Tag Archives: Kashmir stonepelters

“These are not stones these are my feelings”

An image taken in downtowon Srinagar.

Given below is a note written by a Kashmiri student from downtown Srinagar who calls himself ‘Kale Kharab’, meaning ‘hot headed’. Taken from his blog, the note reads like a personal manifesto, a statement of purpose, a testimony more telling than what the most patient interviewer can elicit. This note gives you more insight into what is happening in Kashmir than a lot of what you may have read or seen on TV news about the killing of 115 protestors across Kashmir in 2010 by Indian forces. This testimony, written early on during the uprising, on 30 August 2010, shows how irredeemably India has lost the plot in Kashmir all over again, with a new generation of Kashmiris.

How and why I became a stonepelter


I am from downtown srinagar born in 1991. I was admitted to one of the best school of valley. As a child I had dream to became engineer. Whenever somebody used to ask me about my aim I would proudly say engineer. As I started to grow up I started to became familar with many words which everyone used to talk about that among them few were “azadi” (freedom), “hartal” (shutdown) but I was unable to understand the meaning of these words. I loved the word hartal as it was holiday, so I always wished for hartal. As I grew up I came to know about mujahids. I used to listen stories of mujahids. I would oftenly ask my elders to tell me about mujahids. They told me stories of many mujahids like Issac, Ishfaq, Jan Malik which I liked to share with my friends.  Continue reading “These are not stones these are my feelings”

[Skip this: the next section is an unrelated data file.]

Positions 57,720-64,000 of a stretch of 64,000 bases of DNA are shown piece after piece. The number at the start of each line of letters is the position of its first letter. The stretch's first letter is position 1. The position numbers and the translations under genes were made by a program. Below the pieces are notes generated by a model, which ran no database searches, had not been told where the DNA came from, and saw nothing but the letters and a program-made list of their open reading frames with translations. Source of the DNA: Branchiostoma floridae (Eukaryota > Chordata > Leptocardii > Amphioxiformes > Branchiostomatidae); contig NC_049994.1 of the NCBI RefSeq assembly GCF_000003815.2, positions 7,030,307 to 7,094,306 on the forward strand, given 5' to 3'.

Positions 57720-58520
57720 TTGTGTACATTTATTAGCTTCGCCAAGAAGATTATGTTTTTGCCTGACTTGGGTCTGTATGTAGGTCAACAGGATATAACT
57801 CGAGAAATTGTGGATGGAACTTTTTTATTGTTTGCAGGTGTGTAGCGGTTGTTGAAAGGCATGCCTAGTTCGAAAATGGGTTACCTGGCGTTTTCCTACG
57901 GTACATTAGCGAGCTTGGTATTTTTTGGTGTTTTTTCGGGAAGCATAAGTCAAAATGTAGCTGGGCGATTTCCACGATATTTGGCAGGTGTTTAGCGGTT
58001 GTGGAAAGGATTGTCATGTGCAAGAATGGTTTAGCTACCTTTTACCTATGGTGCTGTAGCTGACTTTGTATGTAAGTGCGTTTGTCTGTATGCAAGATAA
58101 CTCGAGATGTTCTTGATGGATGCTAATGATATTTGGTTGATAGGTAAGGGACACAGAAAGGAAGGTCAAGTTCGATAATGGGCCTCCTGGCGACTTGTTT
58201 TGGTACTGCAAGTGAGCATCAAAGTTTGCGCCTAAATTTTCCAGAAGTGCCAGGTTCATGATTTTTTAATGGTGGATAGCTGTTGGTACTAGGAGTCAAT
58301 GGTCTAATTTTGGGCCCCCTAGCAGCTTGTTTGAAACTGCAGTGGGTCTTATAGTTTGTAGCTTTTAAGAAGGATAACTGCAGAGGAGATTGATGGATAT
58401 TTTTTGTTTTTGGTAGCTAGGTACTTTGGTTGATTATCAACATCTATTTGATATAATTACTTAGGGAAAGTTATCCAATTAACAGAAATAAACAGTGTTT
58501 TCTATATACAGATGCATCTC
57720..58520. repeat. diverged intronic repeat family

In Kashmir, everyone’s losing the plot: Peerzada Aashiq


Everyone is losing its plot in Kashmir — be it separatists, mainstream political parties, New Delhi or Pakistan. The biggest losers in the unarmed but stone-laden street uprising are Pakistan and separatists.

The failure of Pakistan in shifting paradigm of new realities in Kashmir can be gauged from its dwindling influence over separatists’ spectrum. It failed to unite fractured separatists to its 1992-like unified forum politics despite placing in half-a-dozen interlocutors between warring factions of the All Parties Hurriyat Conference led by Sayed Ali Shah Geelani and Mirwaiz Umar Farooq.

Its influence over separatists’ spectrum has been wavering and waning. It was after former Pakistan President Pervez Musharraf pick-and-choose policy that saw separatists cocooning and ensconcing their politics as per the public mood in Kashmir. If Musharraf’s four-point formula convinced moderate Mirwaiz Umar Farooq, many hard-liners like Sayed Ali Shah Geelani and United Jehad Council chief Sayed Salahuddin rejected it. Continue reading In Kashmir, everyone’s losing the plot: Peerzada Aashiq